Fintechs in trouble: when will the market recover?

Beware of bears. As the S&P 500 officially enters a bear market after a 21% decline in its opening prices in 2022, investors fear more widespread declines in a fintech industry that generated so much optimism throughout the prosperous first months of 2021.

So how did the bear market take hold on Wall Street? Many factors have combined to scare investors, primarily rising record inflation rates, rising interest rates, volatility caused by the war in Ukraine and the perpetual fear that a recession is just around the corner.

As markets struggle to overcome their many mitigating factors, investors fear that the Federal Reserve will have to step up its measures to reduce inflation rates to levels that had not been anticipated. Recently, Fed policymakers have been mulling over the idea of ​​introducing a 75 basis point rate as a more aggressive control measure.

According Data, the current state of the market should elicit mixed reactions from investors. While the rate of decline at current levels is not as deep as in previous bear markets, we can see that historically speaking the rate of recovery can take many years.

There is also little conviction about the depth of the bear market. Maxim Manturov, Head of Investment Advisory at Freedom Finance Europe, notes that it is important to consider that, in the case of fintech, many tech stocks experienced a bubble caused by the rapid acceleration of digital transformation at the time. following the Covid-19 pandemic. With that in mind, Manturov drew comparisons to the dot-com boom of the late 1990s and early 2000s and the crashes that followed.

“Based on a set of company multiples, the deviation of US companies in December 2021 from the peak of the 2001 bubble averaged 28% (e.g. on a P/S of around 40% and on a capitalization to GDP by 45%).There is now a slight normalization (down 20% from the peak), but compared to the bubble of 2001, the situation has deteriorated in the medium and long term – rates negative in real terms, unlimited emissions,” Manturov explained.

“Based on energy price spikes, supply issues increasing employee wage demand, Fed balance sheet compression, and rising rates, taxes, and transaction costs (energy, payroll ), are causing uncertainty and a sharp drop in risk appetite. With a 2021 earnings base, a market squeeze of half, it’s already 2400 on the S&P500. So there’s a good chance the stock market, including shares of technology companies, continues to decline.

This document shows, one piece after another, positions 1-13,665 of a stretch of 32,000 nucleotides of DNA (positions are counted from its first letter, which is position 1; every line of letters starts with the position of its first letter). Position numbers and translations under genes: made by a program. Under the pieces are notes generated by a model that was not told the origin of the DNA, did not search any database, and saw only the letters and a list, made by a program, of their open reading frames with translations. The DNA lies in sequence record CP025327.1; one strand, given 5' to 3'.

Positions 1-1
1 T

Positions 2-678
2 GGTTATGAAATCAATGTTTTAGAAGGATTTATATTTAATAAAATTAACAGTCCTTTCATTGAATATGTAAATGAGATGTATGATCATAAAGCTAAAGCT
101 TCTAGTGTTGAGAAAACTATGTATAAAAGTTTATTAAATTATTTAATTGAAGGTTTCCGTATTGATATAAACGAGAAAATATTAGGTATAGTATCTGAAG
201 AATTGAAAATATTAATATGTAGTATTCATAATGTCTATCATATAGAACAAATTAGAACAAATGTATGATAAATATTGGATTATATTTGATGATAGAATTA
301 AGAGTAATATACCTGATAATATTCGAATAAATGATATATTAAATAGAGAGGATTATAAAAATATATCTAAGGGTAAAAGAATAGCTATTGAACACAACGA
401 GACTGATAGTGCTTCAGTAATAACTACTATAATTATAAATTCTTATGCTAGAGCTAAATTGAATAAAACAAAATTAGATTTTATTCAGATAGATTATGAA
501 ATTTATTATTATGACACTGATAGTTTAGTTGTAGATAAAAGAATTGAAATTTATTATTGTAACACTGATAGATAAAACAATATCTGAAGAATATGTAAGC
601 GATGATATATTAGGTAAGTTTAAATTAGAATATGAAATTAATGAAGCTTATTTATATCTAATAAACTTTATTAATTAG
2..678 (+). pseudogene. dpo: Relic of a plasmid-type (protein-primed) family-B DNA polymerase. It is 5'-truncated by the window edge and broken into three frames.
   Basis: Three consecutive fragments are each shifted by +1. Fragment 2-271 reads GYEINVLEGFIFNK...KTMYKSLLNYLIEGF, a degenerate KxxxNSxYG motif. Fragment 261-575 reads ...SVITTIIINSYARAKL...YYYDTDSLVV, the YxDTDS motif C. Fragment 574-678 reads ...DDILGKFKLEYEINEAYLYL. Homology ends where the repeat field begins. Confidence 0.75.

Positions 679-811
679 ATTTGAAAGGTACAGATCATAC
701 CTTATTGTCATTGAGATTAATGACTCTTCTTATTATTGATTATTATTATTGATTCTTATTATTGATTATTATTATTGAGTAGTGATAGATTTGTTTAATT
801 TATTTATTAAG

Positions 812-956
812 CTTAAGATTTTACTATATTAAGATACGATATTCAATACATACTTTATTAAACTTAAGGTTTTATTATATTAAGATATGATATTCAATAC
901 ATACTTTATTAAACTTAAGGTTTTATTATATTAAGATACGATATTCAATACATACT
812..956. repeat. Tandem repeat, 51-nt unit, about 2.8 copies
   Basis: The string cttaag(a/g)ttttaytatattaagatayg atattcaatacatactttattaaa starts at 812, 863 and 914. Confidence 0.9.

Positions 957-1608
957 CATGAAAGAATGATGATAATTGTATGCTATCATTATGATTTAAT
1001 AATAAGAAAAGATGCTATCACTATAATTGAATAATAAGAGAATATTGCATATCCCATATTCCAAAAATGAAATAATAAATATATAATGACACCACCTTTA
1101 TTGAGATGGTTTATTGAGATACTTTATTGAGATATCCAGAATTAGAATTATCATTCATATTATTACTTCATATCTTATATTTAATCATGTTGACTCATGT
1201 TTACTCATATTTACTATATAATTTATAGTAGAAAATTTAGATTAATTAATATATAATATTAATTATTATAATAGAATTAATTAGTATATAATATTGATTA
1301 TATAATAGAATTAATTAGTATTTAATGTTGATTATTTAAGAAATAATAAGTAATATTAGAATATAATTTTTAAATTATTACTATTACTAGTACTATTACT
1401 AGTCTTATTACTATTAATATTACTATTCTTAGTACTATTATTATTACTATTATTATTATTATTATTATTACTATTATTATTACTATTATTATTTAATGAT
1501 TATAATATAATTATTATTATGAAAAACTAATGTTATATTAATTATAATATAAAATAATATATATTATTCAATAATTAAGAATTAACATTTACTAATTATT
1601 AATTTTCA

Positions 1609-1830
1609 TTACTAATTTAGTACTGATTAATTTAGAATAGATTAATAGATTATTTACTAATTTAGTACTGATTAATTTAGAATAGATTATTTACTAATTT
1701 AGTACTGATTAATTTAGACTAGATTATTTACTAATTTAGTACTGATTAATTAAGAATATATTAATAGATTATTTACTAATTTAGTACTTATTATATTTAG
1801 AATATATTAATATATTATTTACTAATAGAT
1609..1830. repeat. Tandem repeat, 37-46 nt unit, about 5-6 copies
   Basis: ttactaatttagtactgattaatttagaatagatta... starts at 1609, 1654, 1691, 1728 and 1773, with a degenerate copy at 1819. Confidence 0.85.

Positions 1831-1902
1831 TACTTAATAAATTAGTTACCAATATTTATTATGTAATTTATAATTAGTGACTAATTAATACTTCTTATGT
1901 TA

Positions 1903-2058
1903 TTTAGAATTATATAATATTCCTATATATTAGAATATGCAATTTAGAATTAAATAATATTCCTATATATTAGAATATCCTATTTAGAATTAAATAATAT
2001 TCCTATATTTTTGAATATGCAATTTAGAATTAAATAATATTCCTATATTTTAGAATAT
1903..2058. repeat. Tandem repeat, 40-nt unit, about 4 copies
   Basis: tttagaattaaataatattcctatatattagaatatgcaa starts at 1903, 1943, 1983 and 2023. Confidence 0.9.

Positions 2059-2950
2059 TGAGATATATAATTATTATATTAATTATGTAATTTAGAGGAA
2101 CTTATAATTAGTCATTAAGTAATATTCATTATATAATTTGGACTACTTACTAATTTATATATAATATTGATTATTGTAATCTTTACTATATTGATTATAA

Bears are taking over the fintech and tech markets

One of the potential issues facing the fintech and technology sectors is liquidity issues. If companies haven’t budgeted to survive periods of declining revenue, experiencing a prolonged bear market could be seriously detrimental.

While cash-rich companies like Alphabet, Meta and Apple are likely to hold firm in the face of falling revenue levels, other FAANG-certified companies like Netflix have struggled a lot in the face of the crisis.

Having lost $3.3 billion in 2021 while steadily issuing bonds to raise capital, Netflix had 20 times more debt than equity and an annual loss of $144 million as of January 31. As of this writing, Netflix (NASDAQ: NFLX) stock is around 71% below its price at the start of 2022.

Worryingly, this liquidity crisis could spread to riskier stocks, such as the range of fintechs that have chosen to adopt a cryptocurrency landscape which has struggled to find any momentum in the year so far.

“The least profitable businesses or high-risk businesses are most at risk,” said Patrick Moorhead, president of Moor Insights & Strategy in an email interview with Protocol. “Investors are looking to reduce risk and will exit first.”

Testimony of the struggles of Block (NYSE: SQ)a NYSE-listed stock with exposure to both crypto and blockchain, was stripped bare in 2022, with the stock falling around 65% in the year to date.

Liquidity crises have hit the cryptocurrency market with alarming frequency lately, with Celsius recently halted withdrawals on its platform. Elsewhere, Nasdaq-listed crypto exchange Coinbase announced that 1,100 jobs were to be cut in the wake of the general market slowdown.

As more fintech institutions look to adopt cryptocurrency as part of their services, this exposure during a general market downturn could negatively impact smaller-cap companies in the near term.

Short-term pain won’t affect fintech’s long-term positive outlook

Although fintech is an industry that is struggling following a general market downturn, the outlook remains generally positive following the Covid-19 pandemic.

While access to finance may become more difficult in a bear market, the post-pandemic landscape is likely to create new opportunities for fintech companies. For example, as social distancing has pushed more individuals into e-commerce and online banking, there is excellent growth potential for businesses looking to get into online financial services.

The acceleration of digital transformation caused by Covid-19 has been particularly lucrative for the fintech world. As fewer and fewer customers prioritize banking services with institutions that have branches nearby, challenger banks have ample opportunity to step up their charm offensive and win over customers in ways that seemed impossible. for online fintech just three years ago.

While the near-term future of fintech may present new challenges for businesses that have blossomed in the wake of the Covid-19 pandemic, the long-term future certainly looks likely to foster greater growth among businesses that have flourished in recent years.

About the Author: Dmytro Spilka is a technical and financial writer based in London. His work has appeared in Nasdaq, Kiplinger, Financial Express and The Diplomat.

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